Day of the Dead
Mexico's Feasts of Life
El Dia de los Muertos, The day of the Dead, combines pre-Hispanic Indian beliefs with the Catholic traditions of Medieval Spain. The ancient religions of Mexico saw death as only one state in an endless cycle of being. Even the universe died and was reborn again and again. The line between the living and the dead, so clear to North Americans, was soft and blurred.
When the Spanish arrived in Mexico in the 16th Century, they brought with them the heritage of Medieval Europe, which had its own strong, though darker, involvement with the idea of death. During the dangerous and tumultuous early Middle Ages, French Poets created the image of the "Danse Macabre," Dancing Death in the form of a cloaked skelton, coming to take away everyone in the end, from popes to peasants. The church counsled wise behavior for eternal life, but some were bound for Purgatory, the in-between state of the unredeemed. All Souls day, in early November was the day that the faithful parayed for the souls in Purgaroty, to shorten their sojourn there.
In the miraculous way that ideas are transformed through rebirth in another culture, All Souls Day in Spanish-Indian Mexico became the Day of the Dead. Instead of praying for those in Purgatory, Mexicans celebrated with those who had gone before, feasted with them and welcomed them home for a visit.
In the words of the great poet and writer Octavio Paz, fiesta allows us to "throw down our burdens of time and reason." In the fiesta of Muertos (the dead), time no longer bars one spirit from another by reason of death. Mothers and fathers welcome back the spirits of children by creating altars in their homes. On the morning of October 31, the souls of "los angelitos," the little innocent ones, return. Everything on their altars is new, and there are favorite sweets, toys, flowers and candles, By noon on November 1, the children have left and the souls of the departed adults begin to return, to feast at altars with their favorite foods.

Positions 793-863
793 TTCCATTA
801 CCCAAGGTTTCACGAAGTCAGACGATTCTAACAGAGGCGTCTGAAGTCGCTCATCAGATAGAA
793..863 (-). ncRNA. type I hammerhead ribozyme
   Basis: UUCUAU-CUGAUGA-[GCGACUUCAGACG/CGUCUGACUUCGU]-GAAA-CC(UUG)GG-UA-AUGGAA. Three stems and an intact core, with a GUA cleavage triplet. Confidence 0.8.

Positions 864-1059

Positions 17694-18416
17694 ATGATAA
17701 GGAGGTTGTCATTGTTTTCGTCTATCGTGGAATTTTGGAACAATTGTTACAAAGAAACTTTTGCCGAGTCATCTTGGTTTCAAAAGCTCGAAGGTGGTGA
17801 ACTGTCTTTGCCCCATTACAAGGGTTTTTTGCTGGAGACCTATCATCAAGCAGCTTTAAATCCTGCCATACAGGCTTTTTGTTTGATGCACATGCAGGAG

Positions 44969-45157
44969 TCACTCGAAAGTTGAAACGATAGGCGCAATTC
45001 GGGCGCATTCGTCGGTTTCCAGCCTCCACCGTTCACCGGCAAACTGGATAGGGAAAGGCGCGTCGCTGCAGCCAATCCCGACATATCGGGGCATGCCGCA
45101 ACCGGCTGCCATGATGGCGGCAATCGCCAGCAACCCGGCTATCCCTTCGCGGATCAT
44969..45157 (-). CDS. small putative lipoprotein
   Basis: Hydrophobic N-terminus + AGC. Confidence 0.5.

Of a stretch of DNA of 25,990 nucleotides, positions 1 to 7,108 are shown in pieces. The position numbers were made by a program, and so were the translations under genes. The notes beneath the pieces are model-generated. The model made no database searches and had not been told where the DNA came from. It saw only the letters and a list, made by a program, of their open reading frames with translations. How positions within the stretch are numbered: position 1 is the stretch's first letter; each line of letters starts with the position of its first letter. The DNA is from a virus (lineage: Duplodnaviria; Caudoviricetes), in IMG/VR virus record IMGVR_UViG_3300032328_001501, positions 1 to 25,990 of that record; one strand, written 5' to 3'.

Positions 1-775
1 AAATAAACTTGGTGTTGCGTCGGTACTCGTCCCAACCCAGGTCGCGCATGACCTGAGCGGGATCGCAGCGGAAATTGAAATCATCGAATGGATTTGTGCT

Mexicans believe that the dead wish for the living the things of life, the regions, in the great cities and in far-flung villages, fiesta is celebrated. In the cemeteries, entire familes devote themselves to washing the tombstones and decortaing them with flowers, portraits, refreshing drinks, and garlands of the traditional flower of the celebration, the yellow-orange zempasuchil, or marigold, which floods the markets with a sea of saffron brillance in the day during the fiesta, Cannas, calla lilies, baby's breath, daisies, hollyhocks, and a rainbow of other flowers crowd the markets and are carried by the bale wrapped in huge straw mats, to the gates fo the cemeteries, Burros laden with flowers are led down the dusty roads of the villages, and horse-drawn carts heaped high with flowers rumble behind them.
After a lifetime of feasts celebrated with family and friends of all ages, feasts redolent with strong aromas and vivid with spicy, fresh, colorful foods, it seems appropriate that the spirit would return again yearly to those it knew and loved, to partake once more of the pleasures of earth. The last and forever-recurring feast of Mexico bridges life and death, feeding both body and soul.